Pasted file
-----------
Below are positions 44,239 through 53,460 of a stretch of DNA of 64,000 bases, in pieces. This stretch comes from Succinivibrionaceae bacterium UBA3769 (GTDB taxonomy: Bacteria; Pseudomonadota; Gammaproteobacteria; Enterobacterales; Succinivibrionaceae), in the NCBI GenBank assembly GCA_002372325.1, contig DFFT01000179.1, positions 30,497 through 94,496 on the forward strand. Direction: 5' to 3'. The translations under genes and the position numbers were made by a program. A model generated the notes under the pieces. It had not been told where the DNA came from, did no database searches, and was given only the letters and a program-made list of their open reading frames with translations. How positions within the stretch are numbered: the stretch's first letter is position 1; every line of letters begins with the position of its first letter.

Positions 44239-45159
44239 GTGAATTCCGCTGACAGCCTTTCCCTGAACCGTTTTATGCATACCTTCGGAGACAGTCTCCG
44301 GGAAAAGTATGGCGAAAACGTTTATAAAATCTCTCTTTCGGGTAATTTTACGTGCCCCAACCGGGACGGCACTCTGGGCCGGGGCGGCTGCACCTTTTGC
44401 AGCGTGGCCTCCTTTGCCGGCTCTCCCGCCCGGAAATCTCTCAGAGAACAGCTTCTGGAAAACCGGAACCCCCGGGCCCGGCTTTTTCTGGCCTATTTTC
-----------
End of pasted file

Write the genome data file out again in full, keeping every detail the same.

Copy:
Below are positions 44,239 through 53,460 of a stretch of DNA of 64,000 bases, in pieces. This stretch comes from Succinivibrionaceae bacterium UBA3769 (GTDB taxonomy: Bacteria; Pseudomonadota; Gammaproteobacteria; Enterobacterales; Succinivibrionaceae), in the NCBI GenBank assembly GCA_002372325.1, contig DFFT01000179.1, positions 30,497 through 94,496 on the forward strand. Direction: 5' to 3'. The translations under genes and the position numbers were made by a program. A model generated the notes under the pieces. It had not been told where the DNA came from, did no database searches, and was given only the letters and a program-made list of their open reading frames with translations. How positions within the stretch are numbered: the stretch's first letter is position 1; every line of letters begins with the position of its first letter.

Positions 44239-45159
44239 GTGAATTCCGCTGACAGCCTTTCCCTGAACCGTTTTATGCATACCTTCGGAGACAGTCTCCG
44301 GGAAAAGTATGGCGAAAACGTTTATAAAATCTCTCTTTCGGGTAATTTTACGTGCCCCAACCGGGACGGCACTCTGGGCCGGGGCGGCTGCACCTTTTGC
44401 AGCGTGGCCTCCTTTGCCGGCTCTCCCGCCCGGAAATCTCTCAGAGAACAGCTTCTGGAAAACCGGAACCCCCGGGCCCGGCTTTTTCTGGCCTATTTTC